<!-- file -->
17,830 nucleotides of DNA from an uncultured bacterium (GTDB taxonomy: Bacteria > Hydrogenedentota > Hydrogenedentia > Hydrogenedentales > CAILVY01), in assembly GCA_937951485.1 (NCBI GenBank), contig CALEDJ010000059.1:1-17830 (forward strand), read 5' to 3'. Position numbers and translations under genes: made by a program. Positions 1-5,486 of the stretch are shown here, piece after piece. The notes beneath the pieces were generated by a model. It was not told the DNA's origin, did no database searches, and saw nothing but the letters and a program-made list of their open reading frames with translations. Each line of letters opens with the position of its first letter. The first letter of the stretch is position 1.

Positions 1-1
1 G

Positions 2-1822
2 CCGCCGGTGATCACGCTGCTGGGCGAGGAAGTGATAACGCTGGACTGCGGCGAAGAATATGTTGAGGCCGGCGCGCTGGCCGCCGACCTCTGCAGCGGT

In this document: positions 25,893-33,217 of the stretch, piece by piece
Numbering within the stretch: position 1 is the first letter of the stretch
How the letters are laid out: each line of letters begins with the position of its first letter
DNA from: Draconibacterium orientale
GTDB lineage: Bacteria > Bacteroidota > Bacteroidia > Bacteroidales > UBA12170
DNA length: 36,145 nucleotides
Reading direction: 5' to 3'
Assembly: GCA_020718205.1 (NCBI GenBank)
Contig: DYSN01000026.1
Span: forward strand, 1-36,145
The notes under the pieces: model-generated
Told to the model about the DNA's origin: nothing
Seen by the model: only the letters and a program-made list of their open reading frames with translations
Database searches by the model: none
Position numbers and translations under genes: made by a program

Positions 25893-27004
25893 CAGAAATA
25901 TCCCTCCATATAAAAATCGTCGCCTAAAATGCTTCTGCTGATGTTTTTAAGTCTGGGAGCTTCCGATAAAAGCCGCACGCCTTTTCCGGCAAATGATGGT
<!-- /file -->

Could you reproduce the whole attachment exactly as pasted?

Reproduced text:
17,830 nucleotides of DNA from an uncultured bacterium (GTDB taxonomy: Bacteria > Hydrogenedentota > Hydrogenedentia > Hydrogenedentales > CAILVY01), in assembly GCA_937951485.1 (NCBI GenBank), contig CALEDJ010000059.1:1-17830 (forward strand), read 5' to 3'. Position numbers and translations under genes: made by a program. Positions 1-5,486 of the stretch are shown here, piece after piece. The notes beneath the pieces were generated by a model. It was not told the DNA's origin, did no database searches, and saw nothing but the letters and a program-made list of their open reading frames with translations. Each line of letters opens with the position of its first letter. The first letter of the stretch is position 1.

Positions 1-1
1 G

Positions 2-1822
2 CCGCCGGTGATCACGCTGCTGGGCGAGGAAGTGATAACGCTGGACTGCGGCGAAGAATATGTTGAGGCCGGCGCGCTGGCCGCCGACCTCTGCAGCGGT

In this document: positions 25,893-33,217 of the stretch, piece by piece
Numbering within the stretch: position 1 is the first letter of the stretch
How the letters are laid out: each line of letters begins with the position of its first letter
DNA from: Draconibacterium orientale
GTDB lineage: Bacteria > Bacteroidota > Bacteroidia > Bacteroidales > UBA12170
DNA length: 36,145 nucleotides
Reading direction: 5' to 3'
Assembly: GCA_020718205.1 (NCBI GenBank)
Contig: DYSN01000026.1
Span: forward strand, 1-36,145
The notes under the pieces: model-generated
Told to the model about the DNA's origin: nothing
Seen by the model: only the letters and a program-made list of their open reading frames with translations
Database searches by the model: none
Position numbers and translations under genes: made by a program

Positions 25893-27004
25893 CAGAAATA
25901 TCCCTCCATATAAAAATCGTCGCCTAAAATGCTTCTGCTGATGTTTTTAAGTCTGGGAGCTTCCGATAAAAGCCGCACGCCTTTTCCGGCAAATGATGGT